The Scarlet Sisters is the real-life saga of the two most flamboyant, radical and scandalous sisters in American history. Victoria Woodhull and Tennessee Claflin rose from a sordid childhood to champion Free Love and women’s sexual, economic and political freedom at a time when women had no power. They became the first women stockbrokers in the world in 1870 (not to be repeated for 100 years) bankrolled by Tennessee’s lover, Cornelius Vanderbilt–the richest man in America. Some 2,000 gaping, shouting stockbrokers crowded the street just to see them open their offices. The beautiful sisters cavorted with capitalists and communists (Karl Marx), published a radical muckraking weekly that exposed high crimes on Wall Street. To crowds of six thousand they shouted down charges of “prostitutes” and “tramps” to crusade for divorce reform, sexual freedom, defend prostitutes and mock Victorian religious hypocrisy. Woodhull became the first woman to run for President– in 1872 with famed orator and former slave, Frederick Douglass, chosen as her running mate on a third-party ticket. Tennessee became honorary colonel of Manhattan’s only black post-Civil War regiment. Victoria was the first woman to address Congress, arguing that women were “citizens” as so defined in the Constitution and thus able to vote without an amendment. To which a congressman sputtered “You are not a citizen! You are a woman!” When they exposed the adultery of the most famous preacher in America, Henry Ward Beecher, they were repeated jailed by Beecher forces on trumped up charges.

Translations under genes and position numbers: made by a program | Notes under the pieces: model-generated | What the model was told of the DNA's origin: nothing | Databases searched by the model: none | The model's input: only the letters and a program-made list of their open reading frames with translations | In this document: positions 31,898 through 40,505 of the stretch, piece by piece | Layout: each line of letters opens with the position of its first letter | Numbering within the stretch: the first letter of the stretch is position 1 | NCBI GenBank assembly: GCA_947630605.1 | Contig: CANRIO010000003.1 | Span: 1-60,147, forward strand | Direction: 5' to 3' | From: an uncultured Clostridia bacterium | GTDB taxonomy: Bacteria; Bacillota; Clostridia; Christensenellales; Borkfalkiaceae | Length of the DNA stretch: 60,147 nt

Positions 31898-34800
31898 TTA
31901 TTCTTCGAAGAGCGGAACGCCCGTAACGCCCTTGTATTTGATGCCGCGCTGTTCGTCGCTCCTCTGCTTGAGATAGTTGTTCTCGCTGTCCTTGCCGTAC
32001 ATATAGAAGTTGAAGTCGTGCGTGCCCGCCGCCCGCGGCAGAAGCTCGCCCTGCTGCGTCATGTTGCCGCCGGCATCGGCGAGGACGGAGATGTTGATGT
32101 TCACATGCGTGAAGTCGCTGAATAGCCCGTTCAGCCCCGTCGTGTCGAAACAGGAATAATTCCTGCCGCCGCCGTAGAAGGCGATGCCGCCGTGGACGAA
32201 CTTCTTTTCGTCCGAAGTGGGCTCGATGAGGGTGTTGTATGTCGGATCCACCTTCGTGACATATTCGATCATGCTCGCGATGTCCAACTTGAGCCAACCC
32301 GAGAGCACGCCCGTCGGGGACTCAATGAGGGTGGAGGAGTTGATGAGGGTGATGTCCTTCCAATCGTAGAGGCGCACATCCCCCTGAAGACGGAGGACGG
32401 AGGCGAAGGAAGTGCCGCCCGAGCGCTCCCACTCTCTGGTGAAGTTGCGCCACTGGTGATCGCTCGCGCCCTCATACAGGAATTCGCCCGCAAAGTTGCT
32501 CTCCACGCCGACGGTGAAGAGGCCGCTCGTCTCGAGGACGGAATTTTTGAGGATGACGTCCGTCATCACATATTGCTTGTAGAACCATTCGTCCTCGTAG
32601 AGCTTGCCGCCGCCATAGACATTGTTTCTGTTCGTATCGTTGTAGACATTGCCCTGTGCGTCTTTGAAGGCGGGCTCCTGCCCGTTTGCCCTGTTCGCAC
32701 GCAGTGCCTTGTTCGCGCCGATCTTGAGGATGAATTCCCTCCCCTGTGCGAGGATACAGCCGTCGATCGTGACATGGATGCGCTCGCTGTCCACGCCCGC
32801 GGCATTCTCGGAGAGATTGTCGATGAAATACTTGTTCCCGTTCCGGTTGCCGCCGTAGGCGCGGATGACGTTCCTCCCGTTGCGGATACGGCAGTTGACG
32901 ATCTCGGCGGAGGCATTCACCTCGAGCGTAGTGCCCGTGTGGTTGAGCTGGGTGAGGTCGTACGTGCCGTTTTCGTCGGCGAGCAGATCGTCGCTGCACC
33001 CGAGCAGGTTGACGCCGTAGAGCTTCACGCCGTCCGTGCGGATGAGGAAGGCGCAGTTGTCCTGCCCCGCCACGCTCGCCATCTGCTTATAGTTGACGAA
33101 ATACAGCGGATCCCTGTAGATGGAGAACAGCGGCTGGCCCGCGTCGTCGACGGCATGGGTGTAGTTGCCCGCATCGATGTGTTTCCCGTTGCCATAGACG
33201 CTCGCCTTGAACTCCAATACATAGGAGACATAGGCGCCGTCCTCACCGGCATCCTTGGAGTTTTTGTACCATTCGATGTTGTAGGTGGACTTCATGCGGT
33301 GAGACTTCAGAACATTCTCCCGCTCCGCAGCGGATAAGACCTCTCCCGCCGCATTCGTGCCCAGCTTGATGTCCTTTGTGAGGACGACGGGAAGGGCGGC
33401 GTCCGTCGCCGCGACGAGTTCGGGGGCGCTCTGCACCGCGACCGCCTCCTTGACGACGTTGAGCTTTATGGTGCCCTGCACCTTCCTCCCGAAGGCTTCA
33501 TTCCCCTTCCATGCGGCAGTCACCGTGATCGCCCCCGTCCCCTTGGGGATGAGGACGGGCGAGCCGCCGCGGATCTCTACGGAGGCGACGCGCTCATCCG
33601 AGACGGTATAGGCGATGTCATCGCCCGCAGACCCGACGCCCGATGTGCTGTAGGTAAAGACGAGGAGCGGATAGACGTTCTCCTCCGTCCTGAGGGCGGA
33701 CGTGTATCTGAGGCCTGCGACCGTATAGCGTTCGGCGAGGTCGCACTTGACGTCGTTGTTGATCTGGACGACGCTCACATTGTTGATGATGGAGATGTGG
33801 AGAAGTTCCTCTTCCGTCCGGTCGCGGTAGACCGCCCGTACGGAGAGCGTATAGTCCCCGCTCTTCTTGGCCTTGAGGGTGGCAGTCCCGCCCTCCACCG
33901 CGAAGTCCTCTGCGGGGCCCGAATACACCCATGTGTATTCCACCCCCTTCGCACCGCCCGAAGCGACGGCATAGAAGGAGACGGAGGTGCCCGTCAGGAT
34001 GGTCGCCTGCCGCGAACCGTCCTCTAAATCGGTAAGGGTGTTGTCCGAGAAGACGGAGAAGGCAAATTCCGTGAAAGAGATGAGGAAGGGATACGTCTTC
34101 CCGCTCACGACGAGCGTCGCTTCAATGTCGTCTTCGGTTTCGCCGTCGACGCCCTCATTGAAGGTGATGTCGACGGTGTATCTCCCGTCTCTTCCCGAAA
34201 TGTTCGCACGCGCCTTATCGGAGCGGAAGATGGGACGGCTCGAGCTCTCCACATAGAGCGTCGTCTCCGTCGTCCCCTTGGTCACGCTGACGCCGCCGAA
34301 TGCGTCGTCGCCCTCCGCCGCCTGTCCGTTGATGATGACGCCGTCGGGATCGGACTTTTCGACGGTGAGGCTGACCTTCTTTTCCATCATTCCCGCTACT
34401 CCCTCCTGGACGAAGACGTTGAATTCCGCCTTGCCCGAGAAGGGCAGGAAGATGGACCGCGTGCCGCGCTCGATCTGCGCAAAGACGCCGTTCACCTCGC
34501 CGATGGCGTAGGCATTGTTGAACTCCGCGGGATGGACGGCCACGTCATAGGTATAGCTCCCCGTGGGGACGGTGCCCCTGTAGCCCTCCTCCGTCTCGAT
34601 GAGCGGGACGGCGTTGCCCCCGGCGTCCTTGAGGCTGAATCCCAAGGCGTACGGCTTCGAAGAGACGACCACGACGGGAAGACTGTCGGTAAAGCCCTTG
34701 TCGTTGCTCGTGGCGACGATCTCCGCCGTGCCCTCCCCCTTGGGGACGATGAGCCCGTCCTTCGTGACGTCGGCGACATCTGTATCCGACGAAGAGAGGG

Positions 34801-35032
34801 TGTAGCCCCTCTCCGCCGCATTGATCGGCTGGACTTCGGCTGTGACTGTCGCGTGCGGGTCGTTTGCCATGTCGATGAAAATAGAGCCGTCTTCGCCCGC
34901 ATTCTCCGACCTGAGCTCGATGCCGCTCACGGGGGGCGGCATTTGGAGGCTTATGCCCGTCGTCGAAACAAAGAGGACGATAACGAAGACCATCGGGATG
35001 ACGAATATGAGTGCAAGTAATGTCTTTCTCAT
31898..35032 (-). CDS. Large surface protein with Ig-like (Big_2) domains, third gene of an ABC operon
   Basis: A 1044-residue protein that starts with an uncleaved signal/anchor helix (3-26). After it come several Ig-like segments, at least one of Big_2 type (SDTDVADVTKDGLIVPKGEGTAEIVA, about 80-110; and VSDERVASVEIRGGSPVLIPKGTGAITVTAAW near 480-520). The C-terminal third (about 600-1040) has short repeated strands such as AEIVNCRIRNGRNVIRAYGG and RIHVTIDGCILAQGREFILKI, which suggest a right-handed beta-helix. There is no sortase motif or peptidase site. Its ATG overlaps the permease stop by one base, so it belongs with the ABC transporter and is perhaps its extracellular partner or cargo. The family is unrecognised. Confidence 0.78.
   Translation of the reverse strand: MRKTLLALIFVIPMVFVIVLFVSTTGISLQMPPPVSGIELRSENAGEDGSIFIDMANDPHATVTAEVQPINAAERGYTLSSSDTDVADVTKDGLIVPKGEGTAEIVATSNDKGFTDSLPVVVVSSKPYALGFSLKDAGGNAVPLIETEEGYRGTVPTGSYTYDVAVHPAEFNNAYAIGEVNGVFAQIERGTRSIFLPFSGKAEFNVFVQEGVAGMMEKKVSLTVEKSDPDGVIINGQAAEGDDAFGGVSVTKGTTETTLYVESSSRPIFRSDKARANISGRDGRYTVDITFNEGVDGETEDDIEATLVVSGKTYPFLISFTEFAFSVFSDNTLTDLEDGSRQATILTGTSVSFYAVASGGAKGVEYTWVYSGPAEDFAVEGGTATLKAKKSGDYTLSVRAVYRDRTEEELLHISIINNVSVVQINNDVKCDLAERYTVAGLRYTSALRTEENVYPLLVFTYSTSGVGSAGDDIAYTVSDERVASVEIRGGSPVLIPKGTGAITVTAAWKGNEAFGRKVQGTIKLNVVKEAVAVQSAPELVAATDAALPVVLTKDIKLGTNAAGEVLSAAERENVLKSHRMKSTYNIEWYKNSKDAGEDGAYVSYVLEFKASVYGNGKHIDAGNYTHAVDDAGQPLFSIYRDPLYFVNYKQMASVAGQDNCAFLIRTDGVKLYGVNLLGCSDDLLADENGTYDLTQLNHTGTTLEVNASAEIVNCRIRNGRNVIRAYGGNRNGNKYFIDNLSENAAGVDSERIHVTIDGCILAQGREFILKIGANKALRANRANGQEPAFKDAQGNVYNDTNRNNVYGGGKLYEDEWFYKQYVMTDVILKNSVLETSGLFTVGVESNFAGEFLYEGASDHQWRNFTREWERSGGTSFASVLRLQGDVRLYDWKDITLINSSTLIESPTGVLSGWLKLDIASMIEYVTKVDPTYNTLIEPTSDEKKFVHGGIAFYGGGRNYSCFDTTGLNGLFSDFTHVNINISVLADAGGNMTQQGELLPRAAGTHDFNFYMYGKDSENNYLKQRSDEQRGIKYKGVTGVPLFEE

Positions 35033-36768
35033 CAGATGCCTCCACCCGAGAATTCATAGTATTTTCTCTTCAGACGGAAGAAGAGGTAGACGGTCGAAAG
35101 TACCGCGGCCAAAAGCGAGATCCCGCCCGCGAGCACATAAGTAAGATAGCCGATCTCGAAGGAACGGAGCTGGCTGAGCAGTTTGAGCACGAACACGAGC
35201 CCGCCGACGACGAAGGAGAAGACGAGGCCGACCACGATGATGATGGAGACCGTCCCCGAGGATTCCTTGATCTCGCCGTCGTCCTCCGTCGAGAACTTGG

After being drummed out of the suffrage movement as too scandalous, the sisters–who grew up in rags as fortune telling con artists–fled to London, where they married two of the richest men in England. Tennessee became Lady Cook and continued a globetrotting suffragist lecturing career, while hobnobbing with Kings, Queens and Presidents.
The sisters lived on to see the vote, as grand dames in the 1920’s flapper era. Yet their crusade for equal pay for equal work 150 years ago still has not come to pass. Above all, this is a timely book; the sexual freedoms and rights the sisters battled for are being threatened once again. The “then” and “now” remarkable comparisons are addressed in detail in the Epilogue.
The true life of saga of scandalous sisters Victoria Woodhull and Tennie Claflin, whose views on sex, marriage, politics, and finance threatened the 19th century white male power structure and shocked the world. Tennie preached the gospel of Free Love to crowds of 10,000 and Woodhull ran for President in 1872. Their blazing feminism astoundingly resonates with today’s women’s issues.
“MacPherson’s enchanting dual biography…the epilogue “hammers home that even [today] men use women’s bodies as political bargaining chips.” ── The Washington Post
Woodhull and her sister Tennessee Claflin made more “headlines than any other women in 19th century America…” The Internet Review of Books
“145 Years of Frat Boys on Wall Street: A history of Wall Street Sexism” Salon.com
“MacPherson’s new book is about two sisters in the late 1800’s but couldn’t be more timely.” Metro
“MacPherson’s fascinating dual biography” of two Victorian feminist firebrands….they continued to “push for women’s rights–rights that, in the era of ‘legitimate rape’ and state-mandated ultrasounds,–remain at the center of our political landscape over a century later.” Vogue
“MacPherson crusades” for 19th century feminists” Vanity Fair
“A lively account of the unlikely lives of the ‘two most symbiotic and scandalous sitters in American History.” New Yorker Website
“In this sweeping, engaging new biography, Myra MacPherson chronicles lives that intersected with nearly all of the era’s great themes and famous figures.” Boston Globe
“THE SCARLET SISTERS …conversation starter for book clubs…I am going to read it again! It is that good.” BookReporter